Dwight Watt - Watt Thoughts #196 11/5/2009
#196 - Ahead and did not know it again (Watt Thoughts)
For at least the second time I have discovered that I had learned how to do something and was doing it on the computer without realizing what it was. Then thinking I needed to try to learn about this new programming concept I realized I had been doing it, but not knowing what it was called or that it was something really special.
Back in the 80s I wrote an extensive student records program for Swainsboro Tech that was used by a number of people on the system at one time. The system was written in COBOL on a Burroughs 1900 midrange computer. The total code for the system was about 200,000 lines of COBOL code. It ran one copy on the computer and the different users logged in at their terminal and did different things. For instance it maintained registration, grades, transcripts, attendance, financial aid, and the book store among other items. Different people did the work in the system for the different areas.
I realized as I started developing the program in the early 80s that having different people using and to put in one program that centrally controlled everything (including security to certain parts on top of system security) meant I needed a way for the parts for different users to peel off and run their code and then join back on central control module. I studied for a good while the Burroughs manuals (this part of COBOL is machine dependent) and found what would work and it worked well. I also set the files in a way that as I got in databases deeper I realized I had set them up in the approach a good database would take.
Then in the late 80s I heard people talking about doing multi-threaded programs and I wanted to learn what that is and how it was done. As I started digging I realized that what I had done in my students records program was multi-threading and that I had been doing this for more than 5 years. Multi-threading and applications for multi-users was neat and still impresses me.
Back in 2004 I started working on a real estate web site and one of the items was we wanted the site I developed to allow the agents to take care of the listings (enter, change, delete and post pictures). It was to be simple enough that they should be able to do with just knowledge of how to browse the Internet and to find pictures stored on their computer. I had not done a site with that before but I set out to learn how and discover how to do and I learned the PHP programming language and MYSQL database would work well (I used what I already knew about SQL and databases to learn MySQL quickly and I realized I understood PHP from my experience with doing reveal codes in WordPerfect and my knowledge of BASIC and FORTRAN). I have developed the same feature for another couple real estate sites and a donkey farm (they list donkeys for sale) and an arts council site for events. I use the code developed from one site to modify and use for the next as far as the management side of the site for them managing their content.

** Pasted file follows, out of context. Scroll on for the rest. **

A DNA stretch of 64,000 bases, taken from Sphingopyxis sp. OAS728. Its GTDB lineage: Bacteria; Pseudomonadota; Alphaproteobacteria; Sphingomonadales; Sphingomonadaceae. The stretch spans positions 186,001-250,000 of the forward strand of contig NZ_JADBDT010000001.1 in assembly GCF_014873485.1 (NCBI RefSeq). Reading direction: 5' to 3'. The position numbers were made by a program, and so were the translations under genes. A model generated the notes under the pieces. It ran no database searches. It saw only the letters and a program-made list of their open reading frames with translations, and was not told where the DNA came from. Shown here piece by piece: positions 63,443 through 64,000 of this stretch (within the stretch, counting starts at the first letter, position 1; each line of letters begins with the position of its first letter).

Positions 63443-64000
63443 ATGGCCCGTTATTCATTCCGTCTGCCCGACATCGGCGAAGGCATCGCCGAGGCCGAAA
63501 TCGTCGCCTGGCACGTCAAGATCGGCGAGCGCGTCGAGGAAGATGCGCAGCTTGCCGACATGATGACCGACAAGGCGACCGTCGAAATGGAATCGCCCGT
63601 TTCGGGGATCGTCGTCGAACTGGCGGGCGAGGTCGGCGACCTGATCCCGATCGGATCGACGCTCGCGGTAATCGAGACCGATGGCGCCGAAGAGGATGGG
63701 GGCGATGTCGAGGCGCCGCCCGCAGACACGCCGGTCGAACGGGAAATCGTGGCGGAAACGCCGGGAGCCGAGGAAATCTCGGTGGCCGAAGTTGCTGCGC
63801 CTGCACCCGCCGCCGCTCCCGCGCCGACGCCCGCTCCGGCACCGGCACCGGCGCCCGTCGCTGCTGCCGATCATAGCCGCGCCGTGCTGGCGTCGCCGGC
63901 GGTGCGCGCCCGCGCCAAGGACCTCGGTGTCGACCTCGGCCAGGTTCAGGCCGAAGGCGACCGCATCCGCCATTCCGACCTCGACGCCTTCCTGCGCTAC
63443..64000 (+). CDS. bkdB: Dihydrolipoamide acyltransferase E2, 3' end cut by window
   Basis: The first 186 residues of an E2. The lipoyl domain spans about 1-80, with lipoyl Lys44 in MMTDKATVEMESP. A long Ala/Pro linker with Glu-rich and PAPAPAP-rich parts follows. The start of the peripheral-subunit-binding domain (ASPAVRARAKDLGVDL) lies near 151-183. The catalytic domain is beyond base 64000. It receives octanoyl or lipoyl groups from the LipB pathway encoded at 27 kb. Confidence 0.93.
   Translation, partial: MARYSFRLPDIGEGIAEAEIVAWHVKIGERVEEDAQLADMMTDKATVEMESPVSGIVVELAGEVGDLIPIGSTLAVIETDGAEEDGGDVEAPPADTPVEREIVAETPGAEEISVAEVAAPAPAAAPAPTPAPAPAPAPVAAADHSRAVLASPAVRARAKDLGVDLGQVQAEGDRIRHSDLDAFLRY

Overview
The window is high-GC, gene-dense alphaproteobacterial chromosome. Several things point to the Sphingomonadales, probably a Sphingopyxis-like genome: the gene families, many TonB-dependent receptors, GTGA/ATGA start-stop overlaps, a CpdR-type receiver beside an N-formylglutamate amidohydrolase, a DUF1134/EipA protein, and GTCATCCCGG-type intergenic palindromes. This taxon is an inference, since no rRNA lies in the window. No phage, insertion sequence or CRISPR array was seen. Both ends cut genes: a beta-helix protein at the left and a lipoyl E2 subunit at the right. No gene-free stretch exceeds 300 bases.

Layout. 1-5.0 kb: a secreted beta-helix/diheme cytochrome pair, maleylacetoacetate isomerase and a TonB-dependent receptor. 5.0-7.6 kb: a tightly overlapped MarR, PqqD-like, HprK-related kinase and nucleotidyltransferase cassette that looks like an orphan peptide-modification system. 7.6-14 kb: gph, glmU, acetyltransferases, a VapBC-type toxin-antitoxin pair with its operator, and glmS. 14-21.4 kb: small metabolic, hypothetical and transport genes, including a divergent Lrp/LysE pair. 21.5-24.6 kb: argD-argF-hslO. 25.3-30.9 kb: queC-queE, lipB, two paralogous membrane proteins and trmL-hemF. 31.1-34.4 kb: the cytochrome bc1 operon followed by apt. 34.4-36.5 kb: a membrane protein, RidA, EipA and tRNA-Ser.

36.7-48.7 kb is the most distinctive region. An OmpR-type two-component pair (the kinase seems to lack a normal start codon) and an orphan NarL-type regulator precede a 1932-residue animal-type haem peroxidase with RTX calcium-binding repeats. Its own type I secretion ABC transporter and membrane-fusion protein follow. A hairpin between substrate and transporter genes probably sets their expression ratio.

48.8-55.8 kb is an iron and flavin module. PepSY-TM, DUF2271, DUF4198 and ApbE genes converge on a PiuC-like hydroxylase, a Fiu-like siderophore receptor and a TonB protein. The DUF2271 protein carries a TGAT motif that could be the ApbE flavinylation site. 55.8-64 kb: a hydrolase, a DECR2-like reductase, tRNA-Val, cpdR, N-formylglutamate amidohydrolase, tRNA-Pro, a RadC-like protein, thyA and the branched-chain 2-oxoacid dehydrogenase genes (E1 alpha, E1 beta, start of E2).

Over the last couple of years I started hearing about Content Management Systems (CMS) to do web sites and have been trying to learn what is different about them versus what I do in developing websites in the actual HTML/XHTML code. I started studying a book on a free CMS called Joomla and talking with others and suddenly this week realized what I had done with those real estate and other sites was CMS. The people have the control of putting and maintaining the information on their sites, instead of me having to do it all. I had basically developed my own specialized CMS systems without realizing it.
As I tell my students being in computers means we have to keep learning and changing. And sometimes I amaze myself with having known something just not the proper term for it.
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